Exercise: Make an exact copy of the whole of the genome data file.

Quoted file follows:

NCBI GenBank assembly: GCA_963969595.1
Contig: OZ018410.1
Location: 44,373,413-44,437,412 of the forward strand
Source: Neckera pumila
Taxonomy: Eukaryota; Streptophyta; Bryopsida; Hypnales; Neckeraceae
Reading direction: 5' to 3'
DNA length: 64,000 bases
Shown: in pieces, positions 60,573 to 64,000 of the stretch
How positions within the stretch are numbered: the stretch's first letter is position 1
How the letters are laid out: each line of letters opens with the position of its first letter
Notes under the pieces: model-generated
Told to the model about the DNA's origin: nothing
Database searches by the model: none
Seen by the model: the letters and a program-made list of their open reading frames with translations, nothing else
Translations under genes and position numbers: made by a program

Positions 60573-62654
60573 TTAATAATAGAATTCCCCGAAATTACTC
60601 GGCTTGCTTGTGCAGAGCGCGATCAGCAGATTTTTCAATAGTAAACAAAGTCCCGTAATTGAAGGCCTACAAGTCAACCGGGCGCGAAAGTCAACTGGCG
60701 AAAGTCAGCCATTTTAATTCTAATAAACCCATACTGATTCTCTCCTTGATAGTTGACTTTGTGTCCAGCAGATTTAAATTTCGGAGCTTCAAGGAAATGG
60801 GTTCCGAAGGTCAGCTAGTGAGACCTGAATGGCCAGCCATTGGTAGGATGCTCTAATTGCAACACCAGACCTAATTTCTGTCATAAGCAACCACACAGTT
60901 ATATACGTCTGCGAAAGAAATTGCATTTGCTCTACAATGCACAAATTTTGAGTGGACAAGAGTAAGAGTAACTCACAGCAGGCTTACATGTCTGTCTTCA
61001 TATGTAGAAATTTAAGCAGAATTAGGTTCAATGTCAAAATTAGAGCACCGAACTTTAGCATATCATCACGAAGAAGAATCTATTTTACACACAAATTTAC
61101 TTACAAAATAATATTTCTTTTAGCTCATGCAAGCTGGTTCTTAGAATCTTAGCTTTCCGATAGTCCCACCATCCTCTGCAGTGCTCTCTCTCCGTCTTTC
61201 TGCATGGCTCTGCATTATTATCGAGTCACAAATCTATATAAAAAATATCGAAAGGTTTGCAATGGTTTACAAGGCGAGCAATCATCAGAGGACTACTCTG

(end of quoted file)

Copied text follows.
NCBI GenBank assembly: GCA_963969595.1
Contig: OZ018410.1
Location: 44,373,413-44,437,412 of the forward strand
Source: Neckera pumila
Taxonomy: Eukaryota; Streptophyta; Bryopsida; Hypnales; Neckeraceae
Reading direction: 5' to 3'
DNA length: 64,000 bases
Shown: in pieces, positions 60,573 to 64,000 of the stretch
How positions within the stretch are numbered: the stretch's first letter is position 1
How the letters are laid out: each line of letters opens with the position of its first letter
Notes under the pieces: model-generated
Told to the model about the DNA's origin: nothing
Database searches by the model: none
Seen by the model: the letters and a program-made list of their open reading frames with translations, nothing else
Translations under genes and position numbers: made by a program

Positions 60573-62654
60573 TTAATAATAGAATTCCCCGAAATTACTC
60601 GGCTTGCTTGTGCAGAGCGCGATCAGCAGATTTTTCAATAGTAAACAAAGTCCCGTAATTGAAGGCCTACAAGTCAACCGGGCGCGAAAGTCAACTGGCG
60701 AAAGTCAGCCATTTTAATTCTAATAAACCCATACTGATTCTCTCCTTGATAGTTGACTTTGTGTCCAGCAGATTTAAATTTCGGAGCTTCAAGGAAATGG
60801 GTTCCGAAGGTCAGCTAGTGAGACCTGAATGGCCAGCCATTGGTAGGATGCTCTAATTGCAACACCAGACCTAATTTCTGTCATAAGCAACCACACAGTT
60901 ATATACGTCTGCGAAAGAAATTGCATTTGCTCTACAATGCACAAATTTTGAGTGGACAAGAGTAAGAGTAACTCACAGCAGGCTTACATGTCTGTCTTCA
61001 TATGTAGAAATTTAAGCAGAATTAGGTTCAATGTCAAAATTAGAGCACCGAACTTTAGCATATCATCACGAAGAAGAATCTATTTTACACACAAATTTAC
61101 TTACAAAATAATATTTCTTTTAGCTCATGCAAGCTGGTTCTTAGAATCTTAGCTTTCCGATAGTCCCACCATCCTCTGCAGTGCTCTCTCTCCGTCTTTC
61201 TGCATGGCTCTGCATTATTATCGAGTCACAAATCTATATAAAAAATATCGAAAGGTTTGCAATGGTTTACAAGGCGAGCAATCATCAGAGGACTACTCTG